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Shock and Awe: The Politics of Redaction

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Message Jayne Stahl
Given that the 2003 occupation of Iraq started with a military operation known as "shock and awe," a maneuver characterized by "overwhelming decisive force," "rapid dominance," "spectacular displays of power" which, taken separately or combined, are intended to "paralyze" the enemy, and its will to resist, (Wikipedia) it seems appropriate, in light of the CIA intervention in yesterday's New York Times Op-Ed piece, "What We Wanted to Tell You About Iran," to point out that a campaign previously intended for use on the battlefield has now morphed into an assault on an independently owned newspaper, as well as the concept of a free press. Ostensibly, the executive branch is no longer satisfied being merely the Commander-in-Chief, but has now crowned itself the Redactor-in-Chief of the news in America.

Lest you happened to miss the article by Flynt Leverett, a former member of the National Security Council, and Hillary Mann, a former Foreign Service officer, while you were out Christmas shopping, please allow me to point out several salient details. For openers, the information they intended to impart dealt with relations between the U.S. and Iran which had already been highly publicized, "extensively reported in the news media" in spite of which a draft of the article had to find its way first into the hands of the Central Intelligence Agency's Publication Review Board, and from there to the White House where it endured numerous massages by the president,or what may simply be called redactio ad nauseum.

The original Op-Ed commented on some findings of the Iraq Study Group with respect to Iran, according to the authors who state that, while CIA officials could find that nothing which would compromise national security had been divulged, "they had to bow to the White House" in its demands for deleting substantial portions of the piece.

Notably, at least one of the authors of the Op-Ed had already put close to two dozen articles through the C.I.A.'s "prepublication review process," thereby allowing the Agency, and/or their Review Board, to edit what they had written. This is the first time I, personally, can recall hearing writers who are no longer associated with governmental agencies having to get clearance in order to publish opinion pieces. What compelling irony, too, to think that a president who flaunts the fact that he doesn't read newspapers has taken it upon himself to choose which parts of a printed piece must be excised.

And, on a day when the United Nations Security Council unanimously chose to play Iraq Redux, and impose sanctions on Iran in an effort to pressure Tehran to halt its nuclear enrichment program, and in light, too, of the Pentagon's announced plan to redeploy more warships in the Persian Gulf, closer to Iran, what better time to remember these, and other, spectacular displays of power intended to stifle dissent.

For anyone who has yet to see what an article looks like when it has been redacted, or censored, I invite you to look at the above-referenced NYT opinion piece, or feast your eyes on a reasonable facsimile:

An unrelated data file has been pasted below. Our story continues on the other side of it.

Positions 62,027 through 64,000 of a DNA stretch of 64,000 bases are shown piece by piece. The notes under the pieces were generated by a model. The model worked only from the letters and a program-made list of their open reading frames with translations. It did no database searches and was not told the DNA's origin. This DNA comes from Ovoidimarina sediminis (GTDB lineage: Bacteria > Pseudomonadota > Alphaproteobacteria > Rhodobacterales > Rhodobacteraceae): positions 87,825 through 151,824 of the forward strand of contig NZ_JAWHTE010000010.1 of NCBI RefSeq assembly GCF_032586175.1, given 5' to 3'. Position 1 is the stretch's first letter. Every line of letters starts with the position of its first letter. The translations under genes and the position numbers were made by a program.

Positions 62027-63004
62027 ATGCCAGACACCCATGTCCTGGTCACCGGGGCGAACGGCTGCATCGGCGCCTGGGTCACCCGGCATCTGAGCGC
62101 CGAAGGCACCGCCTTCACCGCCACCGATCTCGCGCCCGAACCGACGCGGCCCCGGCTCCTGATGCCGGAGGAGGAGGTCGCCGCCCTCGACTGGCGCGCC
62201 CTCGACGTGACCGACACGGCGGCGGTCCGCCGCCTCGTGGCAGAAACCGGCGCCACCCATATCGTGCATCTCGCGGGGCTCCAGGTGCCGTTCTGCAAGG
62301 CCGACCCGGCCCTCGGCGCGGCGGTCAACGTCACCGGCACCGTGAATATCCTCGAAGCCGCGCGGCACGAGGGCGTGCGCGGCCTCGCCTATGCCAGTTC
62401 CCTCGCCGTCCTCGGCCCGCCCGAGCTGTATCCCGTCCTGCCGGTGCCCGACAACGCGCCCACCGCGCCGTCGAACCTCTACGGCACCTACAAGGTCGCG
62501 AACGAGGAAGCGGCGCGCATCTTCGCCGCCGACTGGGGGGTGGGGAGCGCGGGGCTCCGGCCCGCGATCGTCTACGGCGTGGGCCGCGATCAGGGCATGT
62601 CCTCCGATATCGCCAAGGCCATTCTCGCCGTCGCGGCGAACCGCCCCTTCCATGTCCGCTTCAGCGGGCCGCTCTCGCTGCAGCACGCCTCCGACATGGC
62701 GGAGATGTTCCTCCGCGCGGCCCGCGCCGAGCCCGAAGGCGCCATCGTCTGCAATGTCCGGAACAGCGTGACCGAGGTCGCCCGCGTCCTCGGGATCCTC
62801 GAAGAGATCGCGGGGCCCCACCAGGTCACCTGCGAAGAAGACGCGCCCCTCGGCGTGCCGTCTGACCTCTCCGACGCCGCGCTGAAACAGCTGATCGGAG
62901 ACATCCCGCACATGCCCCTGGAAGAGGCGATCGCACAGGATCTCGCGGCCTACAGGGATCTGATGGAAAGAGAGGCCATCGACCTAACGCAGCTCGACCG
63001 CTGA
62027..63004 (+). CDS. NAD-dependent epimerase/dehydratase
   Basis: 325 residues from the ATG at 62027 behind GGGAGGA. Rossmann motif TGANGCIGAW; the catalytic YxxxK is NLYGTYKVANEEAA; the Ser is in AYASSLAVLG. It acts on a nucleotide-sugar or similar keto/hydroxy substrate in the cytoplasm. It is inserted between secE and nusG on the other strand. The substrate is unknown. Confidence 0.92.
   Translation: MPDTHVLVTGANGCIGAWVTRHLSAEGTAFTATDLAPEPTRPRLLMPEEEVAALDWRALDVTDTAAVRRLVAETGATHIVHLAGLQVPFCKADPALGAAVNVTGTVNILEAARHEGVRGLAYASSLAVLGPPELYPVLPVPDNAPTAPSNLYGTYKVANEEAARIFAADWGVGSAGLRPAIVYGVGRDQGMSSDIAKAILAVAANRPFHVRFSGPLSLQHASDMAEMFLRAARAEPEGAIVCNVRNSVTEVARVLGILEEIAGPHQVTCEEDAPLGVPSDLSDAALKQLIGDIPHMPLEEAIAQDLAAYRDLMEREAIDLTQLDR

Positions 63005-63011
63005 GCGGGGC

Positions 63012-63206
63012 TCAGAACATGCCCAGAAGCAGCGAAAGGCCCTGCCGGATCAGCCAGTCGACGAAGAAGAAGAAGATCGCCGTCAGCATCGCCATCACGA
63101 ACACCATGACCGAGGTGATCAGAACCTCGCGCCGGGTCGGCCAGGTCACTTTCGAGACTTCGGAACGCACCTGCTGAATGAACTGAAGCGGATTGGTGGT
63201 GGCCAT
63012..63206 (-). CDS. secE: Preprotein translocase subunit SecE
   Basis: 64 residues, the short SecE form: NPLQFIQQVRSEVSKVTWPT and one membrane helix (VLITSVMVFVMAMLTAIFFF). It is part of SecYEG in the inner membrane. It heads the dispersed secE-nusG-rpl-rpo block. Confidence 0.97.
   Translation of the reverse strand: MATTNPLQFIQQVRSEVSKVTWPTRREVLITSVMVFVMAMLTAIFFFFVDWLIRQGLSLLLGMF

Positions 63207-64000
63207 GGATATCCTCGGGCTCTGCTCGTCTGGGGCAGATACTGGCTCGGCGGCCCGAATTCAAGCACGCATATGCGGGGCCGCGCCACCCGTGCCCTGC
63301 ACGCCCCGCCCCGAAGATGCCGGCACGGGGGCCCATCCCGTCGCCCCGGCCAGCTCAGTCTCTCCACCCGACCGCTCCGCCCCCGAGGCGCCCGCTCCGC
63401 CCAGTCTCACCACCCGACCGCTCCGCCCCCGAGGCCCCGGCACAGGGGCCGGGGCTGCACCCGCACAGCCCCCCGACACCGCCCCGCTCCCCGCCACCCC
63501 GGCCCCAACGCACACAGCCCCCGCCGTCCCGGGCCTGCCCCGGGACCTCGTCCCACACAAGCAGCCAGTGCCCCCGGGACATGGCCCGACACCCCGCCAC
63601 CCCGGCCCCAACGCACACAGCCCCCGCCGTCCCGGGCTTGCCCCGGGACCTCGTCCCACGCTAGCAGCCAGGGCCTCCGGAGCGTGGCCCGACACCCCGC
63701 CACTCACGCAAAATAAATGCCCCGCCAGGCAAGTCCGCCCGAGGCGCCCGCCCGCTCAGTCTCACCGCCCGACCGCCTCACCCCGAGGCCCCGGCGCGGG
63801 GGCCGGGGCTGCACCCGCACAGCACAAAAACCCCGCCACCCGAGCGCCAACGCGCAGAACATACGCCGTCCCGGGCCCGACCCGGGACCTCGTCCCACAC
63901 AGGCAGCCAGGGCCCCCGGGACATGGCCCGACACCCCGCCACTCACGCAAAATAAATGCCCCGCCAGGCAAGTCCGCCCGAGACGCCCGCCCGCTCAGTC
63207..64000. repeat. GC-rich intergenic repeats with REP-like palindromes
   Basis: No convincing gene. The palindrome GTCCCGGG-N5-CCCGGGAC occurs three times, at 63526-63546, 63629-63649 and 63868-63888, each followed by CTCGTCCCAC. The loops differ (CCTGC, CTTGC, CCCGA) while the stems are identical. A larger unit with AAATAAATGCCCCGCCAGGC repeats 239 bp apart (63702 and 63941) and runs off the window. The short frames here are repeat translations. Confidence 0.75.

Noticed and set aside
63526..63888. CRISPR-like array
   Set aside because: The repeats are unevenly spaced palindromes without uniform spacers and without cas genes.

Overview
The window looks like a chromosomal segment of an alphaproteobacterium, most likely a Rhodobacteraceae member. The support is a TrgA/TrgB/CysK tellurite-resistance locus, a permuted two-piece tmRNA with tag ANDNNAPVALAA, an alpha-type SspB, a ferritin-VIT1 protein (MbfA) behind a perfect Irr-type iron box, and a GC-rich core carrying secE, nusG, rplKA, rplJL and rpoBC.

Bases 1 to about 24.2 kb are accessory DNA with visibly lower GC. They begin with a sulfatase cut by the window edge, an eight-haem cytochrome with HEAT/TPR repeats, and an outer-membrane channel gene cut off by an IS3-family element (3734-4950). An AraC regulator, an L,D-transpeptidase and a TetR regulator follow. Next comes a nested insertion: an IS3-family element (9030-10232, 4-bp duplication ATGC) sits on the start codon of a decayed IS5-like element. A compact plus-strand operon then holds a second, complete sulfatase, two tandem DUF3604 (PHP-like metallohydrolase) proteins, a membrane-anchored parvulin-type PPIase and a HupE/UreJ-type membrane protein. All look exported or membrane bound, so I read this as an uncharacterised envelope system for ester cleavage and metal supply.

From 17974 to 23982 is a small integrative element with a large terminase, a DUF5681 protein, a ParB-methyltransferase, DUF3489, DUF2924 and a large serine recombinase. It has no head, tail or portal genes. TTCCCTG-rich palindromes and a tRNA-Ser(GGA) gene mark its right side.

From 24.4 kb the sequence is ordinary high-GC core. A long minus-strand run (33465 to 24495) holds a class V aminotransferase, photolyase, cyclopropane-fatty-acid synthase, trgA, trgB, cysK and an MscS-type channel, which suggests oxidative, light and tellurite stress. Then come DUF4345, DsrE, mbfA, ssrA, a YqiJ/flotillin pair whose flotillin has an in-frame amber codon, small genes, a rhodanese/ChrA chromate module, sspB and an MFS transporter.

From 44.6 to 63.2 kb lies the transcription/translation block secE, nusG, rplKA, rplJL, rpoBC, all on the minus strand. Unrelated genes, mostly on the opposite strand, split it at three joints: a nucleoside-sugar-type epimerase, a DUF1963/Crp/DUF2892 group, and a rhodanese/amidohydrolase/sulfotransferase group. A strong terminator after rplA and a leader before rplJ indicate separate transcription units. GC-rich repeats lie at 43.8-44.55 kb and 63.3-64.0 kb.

"Last December, XXXX XXXXXXXXX XXXXXXXX XXXXXXX XXXXXXXX X, while I was out and about XXXXXXXXX, he said that XXXXXXXX, but frankly, I had never seen XXXXXXXX and, from what I heard XXXXXXXX, intermittently they......."
so on, and so forth...

So, ladies and gentlemen, if a former ambassador to the United Nations, Joseph Wilson, had found his article in the hands of the Redactor-in-Chief, we might never have heard of Valerie Plame nor, for that matter, of the actionable role played by I. Scooter Libby, and the unsavory efforts of Karl Rove, and the vice president to put a silencer on a malicious and deliberate leak. Clearly, the word "classified" is, like beauty, in the eye of the beholder, and more a matter of political opportunism than national security.

On this Christmas Eve, to my mind, a shock and awe campaign against a free press, in America, is no more acceptable in the battlefield of ideas than in the theatre of war. What's more, in an age when the news can no longer keep up with the news, there are just too many holes in that ceiling, and no amount of trying to exploit authority in order to manage public opinion will work to keep the truth from seeping out.

Why it is that the C.I.A. would confess that they felt obliged "to bow" to the White House when virtually every generation of American that has landed on these shores has fought to protect and defend our freedom is beyond me. Didn't we do enough bowing in the old country which is among the many reasons why, at much inconvenience and peril, our ancestors boarded the Mayflower. They didn't come here to witness more religious intolerance, only this time directed at Muslims instead of Puritans; they didn't come to here to sit back, and watch a simulated monarchy transform a major vehicle for information into a propagandist puppet show.

Oh, and in case Santa happens to be out there listening, I've finally decided what I want for Christmas; I want a free press back, as well as leaders that recognize and respect our right to know.

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Widely published, poet, playwright, essayist, and screenwriter; member of PEN American Center, and PEN USA. Jayne Lyn Stahl is a Huffington Post blogger.
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